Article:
Conn. school shooting probe ends with gunman's motives unknown
Wire and Staff Reports
NEWTOWN, Conn. — Around the time of the massacre of children at an elementary school in Connecticut last December, gunman Adam Lanza was living an isolated existence, communicating with his mother by email only — even though they lived in the same house.
A long-awaited state's attorney report Monday revealed few new details and left relatives of 20 children and six adults killed with no more knowledge about Lanza's motive.
But the report on the Dec. 14 shooting rampage at Sandy Hook Elementary School in Newtown, Conn., described Lanza's "obsession with mass murders" especially the shootings in 1999 at Columbine High School in Colorado. Lanza, 20, was also fascinated by firearms, and investigators found a check from his mother to buy a pistol as a Christmas gift, according to the 44-page report.
Nancy Lanza, who grew up in Kingston, N.H., and was a 1978 graduate of Sanborn Regional High School, had just returned from a visit to New Hampshire when her son murdered her Dec. 14 in their Newtown house before attacking the school. He ended the rampage by turning his gun on himself.
"The obvious question that remains is: 'Why did the shooter murder twenty-seven people, including twenty children?' Unfortunately, that question may never be answered conclusively," the report said.
The report portrays 20-year-old Lanza as a troubled man who "knew his conduct to be against the law. He had the ability to control his behavior to obtain the results he wanted, including his own death."
The report mentions people who encountered Lanza describing him as someone who had a dry sense of humor and enjoyed nature; others said he was a recluse. Investigators said there was evidence that Lanza planned the shootings, but did not discuss his plans with others.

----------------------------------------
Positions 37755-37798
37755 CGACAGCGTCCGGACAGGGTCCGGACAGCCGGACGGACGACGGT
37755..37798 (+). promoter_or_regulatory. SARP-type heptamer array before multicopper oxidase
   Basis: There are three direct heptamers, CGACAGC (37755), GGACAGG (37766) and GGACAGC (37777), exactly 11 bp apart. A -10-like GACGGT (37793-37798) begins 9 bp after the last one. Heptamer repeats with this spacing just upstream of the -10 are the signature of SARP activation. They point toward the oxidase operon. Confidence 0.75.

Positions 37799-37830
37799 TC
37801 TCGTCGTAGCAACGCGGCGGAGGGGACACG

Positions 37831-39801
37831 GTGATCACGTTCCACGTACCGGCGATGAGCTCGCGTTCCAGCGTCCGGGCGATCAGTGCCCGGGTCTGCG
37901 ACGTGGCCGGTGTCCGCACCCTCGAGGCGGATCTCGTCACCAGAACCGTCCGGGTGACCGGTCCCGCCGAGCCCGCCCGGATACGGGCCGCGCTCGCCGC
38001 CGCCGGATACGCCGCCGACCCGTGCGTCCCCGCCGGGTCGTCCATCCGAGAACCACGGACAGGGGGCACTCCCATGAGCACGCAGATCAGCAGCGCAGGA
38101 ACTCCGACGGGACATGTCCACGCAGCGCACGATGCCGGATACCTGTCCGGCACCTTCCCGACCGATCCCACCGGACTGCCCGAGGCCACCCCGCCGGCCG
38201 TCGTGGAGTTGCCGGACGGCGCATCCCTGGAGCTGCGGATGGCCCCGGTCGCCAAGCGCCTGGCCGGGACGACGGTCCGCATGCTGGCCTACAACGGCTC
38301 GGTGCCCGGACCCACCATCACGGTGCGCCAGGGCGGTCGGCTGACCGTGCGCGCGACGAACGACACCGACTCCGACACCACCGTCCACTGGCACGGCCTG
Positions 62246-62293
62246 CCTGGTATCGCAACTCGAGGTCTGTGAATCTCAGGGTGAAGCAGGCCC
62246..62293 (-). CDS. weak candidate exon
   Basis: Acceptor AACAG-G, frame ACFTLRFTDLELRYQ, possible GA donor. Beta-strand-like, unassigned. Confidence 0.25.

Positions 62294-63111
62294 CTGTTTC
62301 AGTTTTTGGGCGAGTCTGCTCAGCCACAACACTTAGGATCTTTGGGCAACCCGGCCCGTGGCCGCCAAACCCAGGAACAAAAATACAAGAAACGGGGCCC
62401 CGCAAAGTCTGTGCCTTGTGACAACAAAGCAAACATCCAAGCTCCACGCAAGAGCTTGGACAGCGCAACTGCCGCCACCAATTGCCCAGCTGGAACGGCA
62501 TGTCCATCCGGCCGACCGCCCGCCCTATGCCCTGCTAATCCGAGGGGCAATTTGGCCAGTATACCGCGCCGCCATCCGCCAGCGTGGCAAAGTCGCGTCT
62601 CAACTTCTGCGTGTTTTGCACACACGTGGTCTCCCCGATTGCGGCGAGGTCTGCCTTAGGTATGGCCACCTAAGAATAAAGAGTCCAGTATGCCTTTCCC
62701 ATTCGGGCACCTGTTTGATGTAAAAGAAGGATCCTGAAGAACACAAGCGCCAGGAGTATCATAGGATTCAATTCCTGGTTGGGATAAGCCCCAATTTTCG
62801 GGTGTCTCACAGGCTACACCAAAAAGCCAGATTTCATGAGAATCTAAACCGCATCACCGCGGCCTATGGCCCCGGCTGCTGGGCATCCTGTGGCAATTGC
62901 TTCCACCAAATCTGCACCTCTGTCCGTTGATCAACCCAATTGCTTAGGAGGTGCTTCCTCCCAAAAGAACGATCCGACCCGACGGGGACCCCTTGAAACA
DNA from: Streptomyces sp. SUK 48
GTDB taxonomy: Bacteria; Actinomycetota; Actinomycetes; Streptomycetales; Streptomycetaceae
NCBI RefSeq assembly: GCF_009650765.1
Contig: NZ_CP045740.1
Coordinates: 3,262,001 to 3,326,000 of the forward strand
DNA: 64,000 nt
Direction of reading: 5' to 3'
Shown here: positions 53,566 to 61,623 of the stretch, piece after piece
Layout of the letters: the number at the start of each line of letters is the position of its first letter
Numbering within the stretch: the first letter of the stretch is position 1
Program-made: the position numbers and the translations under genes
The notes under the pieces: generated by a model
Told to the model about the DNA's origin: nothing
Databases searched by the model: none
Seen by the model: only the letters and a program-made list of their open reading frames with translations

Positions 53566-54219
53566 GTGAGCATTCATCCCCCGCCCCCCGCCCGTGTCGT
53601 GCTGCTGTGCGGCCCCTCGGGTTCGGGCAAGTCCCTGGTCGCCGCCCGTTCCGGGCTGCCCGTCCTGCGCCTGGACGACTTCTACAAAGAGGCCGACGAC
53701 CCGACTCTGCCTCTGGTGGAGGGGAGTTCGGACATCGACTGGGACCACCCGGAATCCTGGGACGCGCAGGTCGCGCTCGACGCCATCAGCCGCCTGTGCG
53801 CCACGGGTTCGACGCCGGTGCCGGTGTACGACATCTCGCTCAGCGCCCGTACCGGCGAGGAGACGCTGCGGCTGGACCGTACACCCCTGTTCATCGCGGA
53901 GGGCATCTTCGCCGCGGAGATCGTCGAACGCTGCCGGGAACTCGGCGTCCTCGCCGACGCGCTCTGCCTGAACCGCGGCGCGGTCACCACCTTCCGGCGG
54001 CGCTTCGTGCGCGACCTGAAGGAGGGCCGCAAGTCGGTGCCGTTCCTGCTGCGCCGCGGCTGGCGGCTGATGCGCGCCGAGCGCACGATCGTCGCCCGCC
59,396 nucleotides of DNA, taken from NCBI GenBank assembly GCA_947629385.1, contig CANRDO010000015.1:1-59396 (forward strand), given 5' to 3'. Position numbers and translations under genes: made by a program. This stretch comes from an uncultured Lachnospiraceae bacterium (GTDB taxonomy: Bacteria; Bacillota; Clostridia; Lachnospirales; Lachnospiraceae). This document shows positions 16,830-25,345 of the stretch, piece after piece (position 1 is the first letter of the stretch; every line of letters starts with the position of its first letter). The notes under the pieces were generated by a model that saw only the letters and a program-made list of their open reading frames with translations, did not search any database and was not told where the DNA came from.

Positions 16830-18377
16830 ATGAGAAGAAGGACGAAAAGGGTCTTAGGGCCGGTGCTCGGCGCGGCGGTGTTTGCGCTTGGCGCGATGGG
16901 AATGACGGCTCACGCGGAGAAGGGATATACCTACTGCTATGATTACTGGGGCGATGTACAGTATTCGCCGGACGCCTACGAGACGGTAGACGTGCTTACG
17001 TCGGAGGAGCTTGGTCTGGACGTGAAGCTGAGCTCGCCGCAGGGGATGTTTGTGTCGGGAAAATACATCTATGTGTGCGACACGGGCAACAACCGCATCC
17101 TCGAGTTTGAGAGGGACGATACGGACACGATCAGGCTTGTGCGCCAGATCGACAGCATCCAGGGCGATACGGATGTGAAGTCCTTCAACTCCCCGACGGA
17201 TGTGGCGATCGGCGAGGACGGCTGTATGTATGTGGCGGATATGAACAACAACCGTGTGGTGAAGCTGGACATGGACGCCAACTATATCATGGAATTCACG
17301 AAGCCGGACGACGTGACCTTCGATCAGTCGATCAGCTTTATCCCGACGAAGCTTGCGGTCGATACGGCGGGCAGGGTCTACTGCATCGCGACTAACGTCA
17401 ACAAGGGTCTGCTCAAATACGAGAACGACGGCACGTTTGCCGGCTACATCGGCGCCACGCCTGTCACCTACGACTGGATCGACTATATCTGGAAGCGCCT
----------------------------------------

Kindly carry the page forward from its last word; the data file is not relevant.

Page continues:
No criminal prosecutions will be brought, the report said.
The investigation included a search of the Lanza home and interviews with those who knew him.
Lanza, who had been estranged from his father and older brother for about two years, kept a spreadsheet of mass murders that included information about each shooting.
Nancy Lanza left Kingston, N.H., in 1998 and moved to Newtown with her family, which included Adam, who was then 6, and his older brother, Ryan. She later divorced her husband, Peter.
According to the report released Monday, Adam Lanza would not allow anyone to enter his bedroom, refused to sleep in hotels, reacted badly to loud noises, disliked Christmas and birthdays and liked to play a video game called "Dance Dance Revolution" in addition to more violent fare.
His mother was preparing to sell the house and move to either Washington state or North Carolina, where her son would either take a job working with computers or enter a special school.
Nancy Lanza was concerned her son had not traveled anywhere for three months and "would only communicate with her by email."
In a series of emails to Newtown parents last week, John Reed, the town's interim schools superintendent, addressed the report's release and cautioned parents to be mindful of their children's emotional well-being.
"By supporting one another, we will work our way through these challenging circumstances," Reed said.
While the large informal memorials that arose in this town of 27,000 residents in the days after the shooting have long been removed, small commemorations are sprinkled throughout the sprawling town.
In a message on Newtown's official blog, First Selectman Pat Llodra said the release of the report and next month's anniversary "has the potential to feel like a body blow — it takes our breath away and we struggle to regain our balance."
The shooting restarted a national debate about gun laws and care for the mentally ill.
Connecticut passed sweeping changes to its gun laws but a similar effort failed in the U.S. Congress. Lanza used a Bushmaster rifle, a Glock pistol and a Savage Mark II rifle in the shootings.
The report does not name the 20 children killed, discuss the content of the emergency calls made from the school or describe witness testimony about what was seen and heard in the classrooms where the killings took place.
Connecticut passed a law earlier this year that said some evidence from the state's investigation will never be made available to the public. The law prohibits the release of photographs, film, video and other visual images showing a homicide victim if they can "reasonably be expected to constitute an unwarranted invasion of personal privacy of the victim or the victim's surviving family members."